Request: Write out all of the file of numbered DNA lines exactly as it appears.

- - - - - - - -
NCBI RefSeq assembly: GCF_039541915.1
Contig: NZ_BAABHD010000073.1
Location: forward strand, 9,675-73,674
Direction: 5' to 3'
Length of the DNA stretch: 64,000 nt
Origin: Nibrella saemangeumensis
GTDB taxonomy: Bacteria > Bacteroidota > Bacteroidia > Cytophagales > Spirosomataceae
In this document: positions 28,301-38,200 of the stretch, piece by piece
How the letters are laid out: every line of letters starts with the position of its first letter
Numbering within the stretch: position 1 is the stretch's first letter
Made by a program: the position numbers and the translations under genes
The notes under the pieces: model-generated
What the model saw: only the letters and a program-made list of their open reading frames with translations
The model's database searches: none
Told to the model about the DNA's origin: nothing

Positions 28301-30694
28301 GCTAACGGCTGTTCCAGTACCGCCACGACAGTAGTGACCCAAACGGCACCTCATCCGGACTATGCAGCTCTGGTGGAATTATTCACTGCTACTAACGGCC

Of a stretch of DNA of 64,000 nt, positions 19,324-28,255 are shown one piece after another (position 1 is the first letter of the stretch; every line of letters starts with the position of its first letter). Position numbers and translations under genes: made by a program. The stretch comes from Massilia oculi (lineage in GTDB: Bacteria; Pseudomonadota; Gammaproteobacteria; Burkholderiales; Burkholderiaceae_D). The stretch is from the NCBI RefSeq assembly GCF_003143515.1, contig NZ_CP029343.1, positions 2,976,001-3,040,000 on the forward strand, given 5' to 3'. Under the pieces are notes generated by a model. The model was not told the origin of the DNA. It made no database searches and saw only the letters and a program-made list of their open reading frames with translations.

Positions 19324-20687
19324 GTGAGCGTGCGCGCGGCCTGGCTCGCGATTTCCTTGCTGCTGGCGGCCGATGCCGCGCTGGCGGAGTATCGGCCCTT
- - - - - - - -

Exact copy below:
NCBI RefSeq assembly: GCF_039541915.1
Contig: NZ_BAABHD010000073.1
Location: forward strand, 9,675-73,674
Direction: 5' to 3'
Length of the DNA stretch: 64,000 nt
Origin: Nibrella saemangeumensis
GTDB taxonomy: Bacteria > Bacteroidota > Bacteroidia > Cytophagales > Spirosomataceae
In this document: positions 28,301-38,200 of the stretch, piece by piece
How the letters are laid out: every line of letters starts with the position of its first letter
Numbering within the stretch: position 1 is the stretch's first letter
Made by a program: the position numbers and the translations under genes
The notes under the pieces: model-generated
What the model saw: only the letters and a program-made list of their open reading frames with translations
The model's database searches: none
Told to the model about the DNA's origin: nothing

Positions 28301-30694
28301 GCTAACGGCTGTTCCAGTACCGCCACGACAGTAGTGACCCAAACGGCACCTCATCCGGACTATGCAGCTCTGGTGGAATTATTCACTGCTACTAACGGCC

Of a stretch of DNA of 64,000 nt, positions 19,324-28,255 are shown one piece after another (position 1 is the first letter of the stretch; every line of letters starts with the position of its first letter). Position numbers and translations under genes: made by a program. The stretch comes from Massilia oculi (lineage in GTDB: Bacteria; Pseudomonadota; Gammaproteobacteria; Burkholderiales; Burkholderiaceae_D). The stretch is from the NCBI RefSeq assembly GCF_003143515.1, contig NZ_CP029343.1, positions 2,976,001-3,040,000 on the forward strand, given 5' to 3'. Under the pieces are notes generated by a model. The model was not told the origin of the DNA. It made no database searches and saw only the letters and a program-made list of their open reading frames with translations.

Positions 19324-20687
19324 GTGAGCGTGCGCGCGGCCTGGCTCGCGATTTCCTTGCTGCTGGCGGCCGATGCCGCGCTGGCGGAGTATCGGCCCTT